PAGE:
Objective: This study aimed to evaluate construction workers' health behaviors, attitudes, and perceptions of health risks from work related and non-work related hazards. Methods: Construction workers completed a survey that assessed hazardous health behaviors (such as alcohol and tobacco use), attitudes toward health, and health risk perceptions. We compared construction workers' health behaviors to general population data from the behavioral risk factor surveillance system (BRFSS). Results: Construction workers reported greater smoking and drinking compared with their age-adjusted white man counterparts in Missouri. While there was a high awareness of work-related health and safety risks, concerns about general health risks did not correspond with risks from relevant health behaviors. Conclusion: Educational efforts have created awareness of work-related safety and health issues in this population; similar efforts are needed to address disparities of general health behaviors.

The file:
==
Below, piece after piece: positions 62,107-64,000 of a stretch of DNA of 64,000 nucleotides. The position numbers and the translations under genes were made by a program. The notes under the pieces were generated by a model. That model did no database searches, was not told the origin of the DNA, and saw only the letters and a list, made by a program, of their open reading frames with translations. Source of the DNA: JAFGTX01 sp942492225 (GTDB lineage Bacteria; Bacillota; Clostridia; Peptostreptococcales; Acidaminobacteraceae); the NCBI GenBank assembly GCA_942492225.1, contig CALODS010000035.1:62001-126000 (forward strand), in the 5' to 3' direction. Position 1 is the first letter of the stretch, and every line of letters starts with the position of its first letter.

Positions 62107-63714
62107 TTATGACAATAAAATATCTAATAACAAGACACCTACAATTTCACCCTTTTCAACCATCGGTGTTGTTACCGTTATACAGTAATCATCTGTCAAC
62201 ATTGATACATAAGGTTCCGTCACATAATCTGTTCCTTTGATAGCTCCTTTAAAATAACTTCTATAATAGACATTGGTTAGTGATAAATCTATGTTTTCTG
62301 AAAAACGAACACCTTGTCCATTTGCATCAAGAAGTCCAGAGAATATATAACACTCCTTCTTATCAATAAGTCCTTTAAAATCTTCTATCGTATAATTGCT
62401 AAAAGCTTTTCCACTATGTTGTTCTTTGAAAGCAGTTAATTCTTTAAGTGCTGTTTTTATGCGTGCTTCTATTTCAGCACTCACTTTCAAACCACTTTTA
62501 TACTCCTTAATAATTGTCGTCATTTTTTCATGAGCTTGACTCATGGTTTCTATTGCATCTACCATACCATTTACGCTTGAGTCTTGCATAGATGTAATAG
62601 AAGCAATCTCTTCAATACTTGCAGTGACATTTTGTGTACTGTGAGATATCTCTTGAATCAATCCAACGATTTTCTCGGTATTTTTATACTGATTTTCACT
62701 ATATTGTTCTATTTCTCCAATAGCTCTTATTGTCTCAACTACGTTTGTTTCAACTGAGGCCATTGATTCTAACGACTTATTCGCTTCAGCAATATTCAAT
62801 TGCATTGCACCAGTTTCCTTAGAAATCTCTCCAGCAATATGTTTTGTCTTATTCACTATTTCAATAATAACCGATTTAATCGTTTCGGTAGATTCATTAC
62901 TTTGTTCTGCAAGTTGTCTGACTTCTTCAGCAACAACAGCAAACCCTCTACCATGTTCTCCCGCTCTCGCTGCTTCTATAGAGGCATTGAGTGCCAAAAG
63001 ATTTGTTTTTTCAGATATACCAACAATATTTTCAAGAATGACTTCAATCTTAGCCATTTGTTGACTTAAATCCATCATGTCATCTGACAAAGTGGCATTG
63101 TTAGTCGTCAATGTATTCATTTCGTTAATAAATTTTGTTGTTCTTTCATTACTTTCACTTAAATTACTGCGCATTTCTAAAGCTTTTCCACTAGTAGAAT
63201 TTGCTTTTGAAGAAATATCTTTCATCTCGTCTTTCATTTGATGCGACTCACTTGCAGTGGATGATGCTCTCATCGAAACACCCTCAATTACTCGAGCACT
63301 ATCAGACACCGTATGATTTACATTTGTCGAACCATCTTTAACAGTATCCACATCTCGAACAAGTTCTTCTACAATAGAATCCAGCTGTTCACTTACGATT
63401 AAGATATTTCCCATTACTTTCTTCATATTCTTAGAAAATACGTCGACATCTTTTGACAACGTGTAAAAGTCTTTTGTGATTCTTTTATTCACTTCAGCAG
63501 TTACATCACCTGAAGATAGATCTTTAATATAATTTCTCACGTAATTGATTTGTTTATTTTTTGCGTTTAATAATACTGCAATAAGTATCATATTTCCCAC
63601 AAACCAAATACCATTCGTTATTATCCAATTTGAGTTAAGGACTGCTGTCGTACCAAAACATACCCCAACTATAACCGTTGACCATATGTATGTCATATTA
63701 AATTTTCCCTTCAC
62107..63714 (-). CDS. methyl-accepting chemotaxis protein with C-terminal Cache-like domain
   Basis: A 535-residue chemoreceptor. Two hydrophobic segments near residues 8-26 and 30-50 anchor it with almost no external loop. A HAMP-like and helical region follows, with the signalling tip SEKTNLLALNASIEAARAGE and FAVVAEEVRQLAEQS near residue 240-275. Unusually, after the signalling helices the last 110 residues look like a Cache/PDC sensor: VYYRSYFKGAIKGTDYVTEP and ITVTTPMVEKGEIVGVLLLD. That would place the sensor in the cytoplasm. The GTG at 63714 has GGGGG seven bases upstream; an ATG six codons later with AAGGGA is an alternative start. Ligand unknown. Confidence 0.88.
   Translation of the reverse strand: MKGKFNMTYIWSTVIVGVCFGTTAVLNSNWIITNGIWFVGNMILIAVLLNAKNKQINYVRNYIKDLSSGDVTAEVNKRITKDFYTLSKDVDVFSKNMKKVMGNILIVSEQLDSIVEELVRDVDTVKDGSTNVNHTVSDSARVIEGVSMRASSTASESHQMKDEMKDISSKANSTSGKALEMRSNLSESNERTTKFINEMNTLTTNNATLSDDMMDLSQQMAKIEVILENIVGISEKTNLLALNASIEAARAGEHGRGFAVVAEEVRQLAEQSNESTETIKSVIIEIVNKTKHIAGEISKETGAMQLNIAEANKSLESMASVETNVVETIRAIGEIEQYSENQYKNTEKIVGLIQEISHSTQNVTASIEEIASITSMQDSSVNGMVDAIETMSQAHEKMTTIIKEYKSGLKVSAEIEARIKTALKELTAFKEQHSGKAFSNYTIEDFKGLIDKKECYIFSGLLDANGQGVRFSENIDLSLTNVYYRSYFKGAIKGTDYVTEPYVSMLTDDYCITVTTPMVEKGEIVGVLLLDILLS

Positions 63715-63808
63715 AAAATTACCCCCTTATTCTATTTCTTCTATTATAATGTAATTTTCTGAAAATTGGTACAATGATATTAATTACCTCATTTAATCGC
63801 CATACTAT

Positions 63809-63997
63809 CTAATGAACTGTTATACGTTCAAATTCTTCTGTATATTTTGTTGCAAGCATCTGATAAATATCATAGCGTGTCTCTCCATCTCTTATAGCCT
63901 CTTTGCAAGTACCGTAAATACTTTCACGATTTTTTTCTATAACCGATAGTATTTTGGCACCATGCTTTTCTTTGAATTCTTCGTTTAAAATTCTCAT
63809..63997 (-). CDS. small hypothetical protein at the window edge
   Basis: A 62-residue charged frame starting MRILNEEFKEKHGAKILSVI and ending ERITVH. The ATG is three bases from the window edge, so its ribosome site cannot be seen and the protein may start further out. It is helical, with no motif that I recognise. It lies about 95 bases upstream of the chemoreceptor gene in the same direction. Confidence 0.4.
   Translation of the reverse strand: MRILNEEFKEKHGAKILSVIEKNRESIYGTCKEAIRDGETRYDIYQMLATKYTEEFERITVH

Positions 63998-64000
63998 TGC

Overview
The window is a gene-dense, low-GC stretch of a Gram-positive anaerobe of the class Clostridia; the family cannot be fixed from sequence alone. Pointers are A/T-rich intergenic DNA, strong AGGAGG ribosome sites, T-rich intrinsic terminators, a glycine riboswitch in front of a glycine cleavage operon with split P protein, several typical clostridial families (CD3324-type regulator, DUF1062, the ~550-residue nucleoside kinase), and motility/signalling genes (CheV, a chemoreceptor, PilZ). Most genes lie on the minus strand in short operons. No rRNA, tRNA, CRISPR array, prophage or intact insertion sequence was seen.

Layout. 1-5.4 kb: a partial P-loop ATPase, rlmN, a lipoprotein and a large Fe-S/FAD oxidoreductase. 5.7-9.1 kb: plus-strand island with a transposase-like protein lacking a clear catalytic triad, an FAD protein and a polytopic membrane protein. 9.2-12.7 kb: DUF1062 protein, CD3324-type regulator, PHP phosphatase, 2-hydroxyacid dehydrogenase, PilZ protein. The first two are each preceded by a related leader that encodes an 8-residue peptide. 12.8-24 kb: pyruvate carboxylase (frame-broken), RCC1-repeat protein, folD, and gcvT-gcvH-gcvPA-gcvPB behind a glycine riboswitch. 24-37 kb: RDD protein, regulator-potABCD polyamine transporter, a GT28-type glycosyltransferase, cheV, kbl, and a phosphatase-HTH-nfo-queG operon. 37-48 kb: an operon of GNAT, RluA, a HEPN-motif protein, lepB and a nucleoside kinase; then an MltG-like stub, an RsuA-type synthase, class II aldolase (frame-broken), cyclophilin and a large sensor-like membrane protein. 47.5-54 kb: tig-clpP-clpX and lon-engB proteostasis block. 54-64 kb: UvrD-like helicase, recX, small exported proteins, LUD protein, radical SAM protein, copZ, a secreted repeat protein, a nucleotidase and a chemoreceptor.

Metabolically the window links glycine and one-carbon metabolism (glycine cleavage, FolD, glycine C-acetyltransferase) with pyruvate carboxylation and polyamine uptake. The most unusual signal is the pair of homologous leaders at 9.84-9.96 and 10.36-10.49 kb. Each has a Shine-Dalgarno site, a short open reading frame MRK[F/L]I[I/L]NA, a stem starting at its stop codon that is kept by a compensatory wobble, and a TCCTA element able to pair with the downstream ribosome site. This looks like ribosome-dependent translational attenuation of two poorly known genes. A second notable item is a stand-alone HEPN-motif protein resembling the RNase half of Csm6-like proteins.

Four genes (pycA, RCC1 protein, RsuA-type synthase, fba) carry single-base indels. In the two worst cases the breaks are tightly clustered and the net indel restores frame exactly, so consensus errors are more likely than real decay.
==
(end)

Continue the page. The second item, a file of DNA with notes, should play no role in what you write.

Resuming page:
|Number of pages||6|
|Journal||Journal of occupational and environmental medicine|
|State||Published - Jul 1 2017|